Kindness and Tolerance Books

Kindness and Tolerance Books

Kindness is always in fashion, and these days we really need to make sure we’re dressing in our finest! The books on this list can be a great starting point for discussions with your children about how to be kind to themselves, to the Earth, and to others, whether they look and act the same as us or not.

If You Plant a Seed by Kadir Nelson
If you plant a carrot seed . . . a carrot will grow. If you plant a cabbage seed . . . cabbage will grow. But what happens if you plant a seed of kindness . . . or selfishness? With spare text and breathtaking oil paintings, If You Plant a Seed demonstrates not only the process of planting and growing for young children but also how a seed of kindness can bear sweet fruit.

Finding Kindness by Deborah Underwood
Celebrate kindness in all its many forms. This is a powerful story of community, compassion, and generosity of spirit―perfect for sharing!

Lovely by Jess Hong
Big, small, curly, straight, loud, quiet, smooth, wrinkly. Lovely explores a world of differences that all add up to the same thing: we are all lovely!

Happy in Our Skin by Fran Manushkin
Is there anything more splendid than a baby’s skin? Cocoa-brown, cinnamon, peaches and cream. As children grow, their clever skin does, too, enjoying hugs and tickles, protecting them inside and out, and making them one of a kind. Fran Manushkin’s rollicking text and Lauren Tobia’s delicious illustrations paint a breezy and irresistible picture of the human family — and how wonderful it is to be just who you are.

Most People by Michael Leannah
The world can be a scary place. Anxious adults want children to be aware of dangers, but shouldn’t kids be aware of kindness too? Michael Leannah wrote Most People as an antidote to the scary words and images kids hear and see every day. Jennifer Morris’s emotive, diverting characters provide the perfect complement to Leannah’s words, leading us through the crowded streets of an urban day in the company of two pairs of siblings (one of color). We see what they see: the hulking dude with tattoos and chains assisting an elderly lady onto the bus; the Goth teenager with piercings and purple Mohawk returning a lost wallet to its owner; and the myriad interactions of daily existence, most of them well intended. Most People is a courageous, constructive response to the dystopian world of the news media.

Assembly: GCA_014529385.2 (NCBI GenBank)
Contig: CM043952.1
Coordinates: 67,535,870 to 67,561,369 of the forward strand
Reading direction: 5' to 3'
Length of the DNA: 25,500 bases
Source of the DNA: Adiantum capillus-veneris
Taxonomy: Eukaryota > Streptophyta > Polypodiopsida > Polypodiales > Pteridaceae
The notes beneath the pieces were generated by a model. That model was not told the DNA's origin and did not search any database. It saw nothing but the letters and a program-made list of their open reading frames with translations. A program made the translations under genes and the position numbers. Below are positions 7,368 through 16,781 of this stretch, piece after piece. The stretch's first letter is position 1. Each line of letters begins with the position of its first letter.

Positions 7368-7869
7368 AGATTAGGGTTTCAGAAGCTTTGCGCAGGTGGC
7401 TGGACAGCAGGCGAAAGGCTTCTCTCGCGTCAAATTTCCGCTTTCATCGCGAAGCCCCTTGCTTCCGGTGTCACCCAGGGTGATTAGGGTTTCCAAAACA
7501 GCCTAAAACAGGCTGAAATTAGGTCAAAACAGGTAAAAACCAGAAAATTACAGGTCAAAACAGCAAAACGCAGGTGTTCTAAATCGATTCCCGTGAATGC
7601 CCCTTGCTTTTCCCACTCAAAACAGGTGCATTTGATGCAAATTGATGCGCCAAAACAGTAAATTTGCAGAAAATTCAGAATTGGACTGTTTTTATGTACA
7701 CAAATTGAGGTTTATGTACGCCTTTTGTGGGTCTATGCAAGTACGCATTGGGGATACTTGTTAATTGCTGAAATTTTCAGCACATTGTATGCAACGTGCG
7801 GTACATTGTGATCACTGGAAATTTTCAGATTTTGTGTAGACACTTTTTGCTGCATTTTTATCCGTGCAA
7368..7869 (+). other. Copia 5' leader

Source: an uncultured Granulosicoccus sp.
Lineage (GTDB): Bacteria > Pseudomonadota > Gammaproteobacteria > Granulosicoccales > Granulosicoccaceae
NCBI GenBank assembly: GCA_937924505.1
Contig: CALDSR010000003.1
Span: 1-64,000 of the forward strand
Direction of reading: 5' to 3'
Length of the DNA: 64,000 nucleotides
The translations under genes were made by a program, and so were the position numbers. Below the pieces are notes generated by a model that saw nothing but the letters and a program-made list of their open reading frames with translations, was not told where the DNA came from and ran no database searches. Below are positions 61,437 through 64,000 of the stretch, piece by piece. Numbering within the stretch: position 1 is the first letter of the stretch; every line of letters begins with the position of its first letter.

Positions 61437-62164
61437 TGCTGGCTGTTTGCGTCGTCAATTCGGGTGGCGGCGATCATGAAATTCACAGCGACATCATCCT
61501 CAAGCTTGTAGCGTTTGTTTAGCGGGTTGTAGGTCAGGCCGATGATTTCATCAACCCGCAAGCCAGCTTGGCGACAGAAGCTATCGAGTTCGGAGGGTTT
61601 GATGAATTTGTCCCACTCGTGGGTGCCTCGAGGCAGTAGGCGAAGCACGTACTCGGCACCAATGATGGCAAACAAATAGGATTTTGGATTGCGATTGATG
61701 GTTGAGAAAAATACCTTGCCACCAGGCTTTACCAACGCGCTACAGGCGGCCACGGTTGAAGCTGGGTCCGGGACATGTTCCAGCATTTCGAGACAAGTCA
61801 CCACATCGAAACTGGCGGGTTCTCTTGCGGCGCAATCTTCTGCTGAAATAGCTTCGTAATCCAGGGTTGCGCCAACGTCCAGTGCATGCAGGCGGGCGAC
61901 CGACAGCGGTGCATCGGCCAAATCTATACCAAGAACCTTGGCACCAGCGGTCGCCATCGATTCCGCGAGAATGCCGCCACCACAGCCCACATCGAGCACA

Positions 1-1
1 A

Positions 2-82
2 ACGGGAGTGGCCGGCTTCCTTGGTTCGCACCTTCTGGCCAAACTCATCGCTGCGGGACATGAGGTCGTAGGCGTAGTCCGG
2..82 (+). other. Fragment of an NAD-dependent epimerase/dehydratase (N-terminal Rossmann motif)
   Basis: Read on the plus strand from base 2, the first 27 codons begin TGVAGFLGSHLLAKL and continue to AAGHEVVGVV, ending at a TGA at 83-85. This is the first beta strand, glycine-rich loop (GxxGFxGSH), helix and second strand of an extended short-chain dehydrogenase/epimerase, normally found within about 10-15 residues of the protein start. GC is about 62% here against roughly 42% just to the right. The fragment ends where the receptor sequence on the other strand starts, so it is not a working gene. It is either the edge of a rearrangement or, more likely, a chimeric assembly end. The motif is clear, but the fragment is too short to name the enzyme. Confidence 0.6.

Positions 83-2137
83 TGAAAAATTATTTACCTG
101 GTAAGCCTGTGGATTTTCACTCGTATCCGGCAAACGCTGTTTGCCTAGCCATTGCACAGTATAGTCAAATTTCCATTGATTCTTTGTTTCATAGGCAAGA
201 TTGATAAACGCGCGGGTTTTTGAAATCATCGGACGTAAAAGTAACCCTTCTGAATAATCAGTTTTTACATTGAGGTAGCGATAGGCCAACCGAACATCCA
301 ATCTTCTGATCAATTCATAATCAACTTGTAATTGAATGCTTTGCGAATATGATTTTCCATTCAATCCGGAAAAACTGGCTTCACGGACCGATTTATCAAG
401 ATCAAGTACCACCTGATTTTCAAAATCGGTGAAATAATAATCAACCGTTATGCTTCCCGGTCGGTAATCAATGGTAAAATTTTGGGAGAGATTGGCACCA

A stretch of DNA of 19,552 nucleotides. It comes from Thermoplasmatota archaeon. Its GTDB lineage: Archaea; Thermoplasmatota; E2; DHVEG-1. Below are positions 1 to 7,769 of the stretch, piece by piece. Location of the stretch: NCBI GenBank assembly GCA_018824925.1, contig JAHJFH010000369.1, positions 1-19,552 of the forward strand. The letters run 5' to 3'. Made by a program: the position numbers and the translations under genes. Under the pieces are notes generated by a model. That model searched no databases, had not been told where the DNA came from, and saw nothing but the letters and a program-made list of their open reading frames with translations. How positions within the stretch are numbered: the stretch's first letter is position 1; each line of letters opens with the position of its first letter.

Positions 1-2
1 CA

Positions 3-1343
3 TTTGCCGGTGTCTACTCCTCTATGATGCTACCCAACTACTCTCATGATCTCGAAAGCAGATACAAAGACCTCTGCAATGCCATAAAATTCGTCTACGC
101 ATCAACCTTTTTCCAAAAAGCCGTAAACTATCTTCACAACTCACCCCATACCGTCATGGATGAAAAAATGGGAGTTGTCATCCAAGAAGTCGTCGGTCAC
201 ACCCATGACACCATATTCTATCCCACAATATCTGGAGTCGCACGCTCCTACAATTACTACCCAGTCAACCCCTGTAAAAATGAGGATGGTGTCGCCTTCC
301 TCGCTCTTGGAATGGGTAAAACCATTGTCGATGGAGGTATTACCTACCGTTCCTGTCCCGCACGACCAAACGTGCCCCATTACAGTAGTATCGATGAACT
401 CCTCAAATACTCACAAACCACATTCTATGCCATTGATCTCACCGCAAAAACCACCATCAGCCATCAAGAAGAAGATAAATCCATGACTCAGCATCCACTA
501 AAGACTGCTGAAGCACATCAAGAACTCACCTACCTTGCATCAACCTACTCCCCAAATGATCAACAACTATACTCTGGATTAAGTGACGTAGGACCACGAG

Odd Dog by Claudia Boldt
Peanut is an odd dog. He doesn't like bones, he likes apples. In fact, he LOVES apples, and he worries that his next-door neighbor, Milo, might steal all the apples from his tree. But Peanut is about to discover something about Milo (and himself) that could change everything.

Chester’s Way by Kevin Henkes
Chester and Wilson had their own way of doing things, and they did everything together. When they cut their sandwiches, it was always diagonally. When they rode their bikes, they always used hand signals. If Chester was hungry, Wilson was too. They were two of a kind, and that's the way it was—until indomitable Lilly, who had her own way of doing things, moved into the neighborhood.

Same, Same But Different by Jenny Sue Kostecki-Shaw
Elliot lives in America, and Kailash lives in India. They are pen pals. By exchanging letters and pictures, they learn that they both love to climb trees, have pets, and go to school. Their worlds might look different, but they are actually similar. Same, same. But different! Through an inviting point-of-view and colorful, vivid illustrations, this story shows how two boys living oceans apart can be the best of friends.

One by Kathryn Otoshi
Blue is a quiet color. Red’s a hothead who likes to pick on Blue. Yellow, Orange, Green, and Purple don’t like what they see, but what can they do? When no one speaks up, things get out of hand — until One comes along and shows all the colors how to stand up, stand together, and count. As budding young readers learn about numbers, counting, and primary and secondary colors, they also learn about accepting each other's differences and how it sometimes just takes one voice to make everyone count.

Be Kind by Pat Zietlow Miller
When Tanisha spills grape juice all over her new dress, her classmate wants to make her feel better, wondering: What does it mean to be kind? From asking the new girl to play to standing up for someone being bullied, this moving story explores what kindness is, and how any act, big or small, can make a difference―or at least help a friend. With a gentle text from the award-winning author of Sophie's Squash, Pat Zietlow Miller, and irresistible art from Jen Hill, Be Kind is an unforgettable story about how two simple words can change the world.

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